Lawmakers from S. Korea, U.S., Japan seek to boost cooperation, resolve trade spat

WASHINGTON, -- Lawmakers from South Korea, the United States and Japan met in Washington on Friday to help boost trilateral cooperation and resolve a trade dispute between Seoul and Tokyo.

The biannual meeting, organized by The Maureen and Mike Mansfield Foundation, came at a time of tense relations between the two U.S. allies over Japan's adoption of stricter export controls against South Korea earlier this month.

The controls, which affect exports of key materials used in the production of semiconductors and display panels, have been denounced by Seoul as retaliation for South Korean court rulings ordering Japanese firms' compensation for South Korean victims of wartime forced labor.

Speaking to reporters after the meeting, the South Korean delegation said the differences in opinion between Seoul and Tokyo were made clear through the talks. The Japanese side, they said, argued that the measures were not retaliation but a result of Seoul's lax export controls, which allegedly caused some of the sensitive materials to end up in North Korea.

A South Korean lawmaker retorted that it was Japan that allowed that to happen.

"In any case, I believe the two countries reached a consensus that this issue is most appropriately dealt with through dialogue and negotiations," said Rep. Lee Sang-don of the minor opposition Bareunmirae Party. "We agreed that a cooperation regime among the U.S., Japan and South Korea is incredibly important for the three countries' prosperity and security."

South Korea's bipartisan delegation was led by Rep. Chung Sye-kyun of the ruling Democratic Party, a former parliamentary speaker, and made up of the ruling party's Park Kyung-mee and Lee Soo-hyuck, Kim Se-yeon and Choi Gyo-il of the main opposition Liberty Korea Party, and Yoo Ui-dong and Lee of the minor opposition Bareunmirae Party.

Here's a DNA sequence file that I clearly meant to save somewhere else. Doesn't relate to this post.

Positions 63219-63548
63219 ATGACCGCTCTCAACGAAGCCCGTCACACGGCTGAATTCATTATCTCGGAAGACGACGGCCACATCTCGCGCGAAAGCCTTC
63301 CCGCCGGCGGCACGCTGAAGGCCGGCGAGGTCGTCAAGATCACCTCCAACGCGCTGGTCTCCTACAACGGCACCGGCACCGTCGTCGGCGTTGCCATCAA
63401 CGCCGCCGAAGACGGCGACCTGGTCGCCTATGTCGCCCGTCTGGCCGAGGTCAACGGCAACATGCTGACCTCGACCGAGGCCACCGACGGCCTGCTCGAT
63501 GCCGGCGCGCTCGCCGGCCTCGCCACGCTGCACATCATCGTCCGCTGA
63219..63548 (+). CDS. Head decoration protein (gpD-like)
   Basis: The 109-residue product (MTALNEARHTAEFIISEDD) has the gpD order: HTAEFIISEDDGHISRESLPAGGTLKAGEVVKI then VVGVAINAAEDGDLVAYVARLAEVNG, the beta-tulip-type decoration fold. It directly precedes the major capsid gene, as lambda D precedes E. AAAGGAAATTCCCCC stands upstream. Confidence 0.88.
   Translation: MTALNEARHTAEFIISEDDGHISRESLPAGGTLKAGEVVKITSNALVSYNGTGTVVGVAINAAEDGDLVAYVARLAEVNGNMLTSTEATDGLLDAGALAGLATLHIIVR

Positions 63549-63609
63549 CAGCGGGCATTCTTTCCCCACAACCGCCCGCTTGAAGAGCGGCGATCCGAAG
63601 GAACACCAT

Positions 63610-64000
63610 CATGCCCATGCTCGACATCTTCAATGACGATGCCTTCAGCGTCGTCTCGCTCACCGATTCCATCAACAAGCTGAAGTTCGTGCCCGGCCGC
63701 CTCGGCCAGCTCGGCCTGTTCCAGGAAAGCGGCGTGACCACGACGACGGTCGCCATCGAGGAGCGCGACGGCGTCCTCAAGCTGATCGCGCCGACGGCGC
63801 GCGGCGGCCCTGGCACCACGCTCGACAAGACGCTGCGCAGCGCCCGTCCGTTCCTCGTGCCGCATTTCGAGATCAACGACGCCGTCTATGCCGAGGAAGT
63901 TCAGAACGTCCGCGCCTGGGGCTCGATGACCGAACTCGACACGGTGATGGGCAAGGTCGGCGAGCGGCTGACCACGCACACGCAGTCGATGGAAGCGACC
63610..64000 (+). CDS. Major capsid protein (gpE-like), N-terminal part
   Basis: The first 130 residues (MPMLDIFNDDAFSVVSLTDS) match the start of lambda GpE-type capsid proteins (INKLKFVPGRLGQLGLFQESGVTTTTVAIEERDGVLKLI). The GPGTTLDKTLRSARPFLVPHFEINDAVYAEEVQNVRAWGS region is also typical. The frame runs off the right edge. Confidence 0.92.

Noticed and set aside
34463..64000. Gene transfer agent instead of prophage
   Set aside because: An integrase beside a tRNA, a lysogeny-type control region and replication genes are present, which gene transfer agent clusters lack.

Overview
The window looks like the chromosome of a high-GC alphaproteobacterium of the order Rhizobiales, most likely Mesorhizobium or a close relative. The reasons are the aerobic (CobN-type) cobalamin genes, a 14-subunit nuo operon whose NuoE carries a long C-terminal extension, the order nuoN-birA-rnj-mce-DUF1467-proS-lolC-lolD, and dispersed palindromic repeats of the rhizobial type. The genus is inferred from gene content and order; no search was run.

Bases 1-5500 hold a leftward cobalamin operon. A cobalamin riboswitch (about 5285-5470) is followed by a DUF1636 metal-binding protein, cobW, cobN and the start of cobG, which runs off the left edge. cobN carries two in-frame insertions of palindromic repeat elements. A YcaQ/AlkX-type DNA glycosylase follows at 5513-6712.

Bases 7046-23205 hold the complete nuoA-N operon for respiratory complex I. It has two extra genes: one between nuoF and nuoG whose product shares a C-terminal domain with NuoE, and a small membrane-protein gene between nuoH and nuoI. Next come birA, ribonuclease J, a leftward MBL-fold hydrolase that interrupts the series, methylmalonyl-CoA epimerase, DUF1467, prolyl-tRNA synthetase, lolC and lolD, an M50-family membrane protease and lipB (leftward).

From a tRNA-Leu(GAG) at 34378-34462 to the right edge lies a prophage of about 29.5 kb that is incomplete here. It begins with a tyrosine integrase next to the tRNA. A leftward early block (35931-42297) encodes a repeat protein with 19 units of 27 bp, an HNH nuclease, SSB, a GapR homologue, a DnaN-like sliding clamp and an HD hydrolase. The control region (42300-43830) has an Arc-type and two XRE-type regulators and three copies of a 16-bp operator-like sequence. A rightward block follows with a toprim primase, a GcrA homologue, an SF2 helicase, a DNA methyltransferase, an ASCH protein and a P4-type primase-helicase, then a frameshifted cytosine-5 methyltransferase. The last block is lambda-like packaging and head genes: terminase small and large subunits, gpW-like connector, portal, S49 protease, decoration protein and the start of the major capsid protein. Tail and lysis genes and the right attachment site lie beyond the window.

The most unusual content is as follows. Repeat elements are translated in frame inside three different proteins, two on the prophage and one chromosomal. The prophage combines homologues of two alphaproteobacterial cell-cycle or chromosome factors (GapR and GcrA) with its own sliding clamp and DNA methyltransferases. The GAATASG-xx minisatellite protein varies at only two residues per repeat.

The Japanese side included Masaharu Nakagawa, an independent, and Naokazu Takemoto of the ruling Liberal Democratic Party, both members of the House of Representatives. The U.S. side included Rep. Mark Takano (D-CA).

"Having met with members of the U.S. Senate and House of Representatives, as well as with U.S. government officials, I think the U.S. position is consistent: They will not be a mediator, but they are united in hoping for a smooth resolution to (South Korea-Japan) ties," said Choi of the main opposition LKP.

The South Korean delegation shared with their U.S. and Japanese counterparts a resolution passed this week by the National Assembly foreign affairs committee calling on Japan to scrap the export curbs.

"By informing them of what we as South Korean lawmakers think, and what decision was made in South Korea, we want to relay South Korea's stance so that it can be a reference when the Japanese lawmakers talk with Japanese government officials," Chung told reporters earlier. "I think this is in our national interest."

He also described the current impasse with Japan as a "national crisis."

Other items on the meeting's agenda included North Korea's denuclearization and national security issues.

Source: Yonhap news Agency

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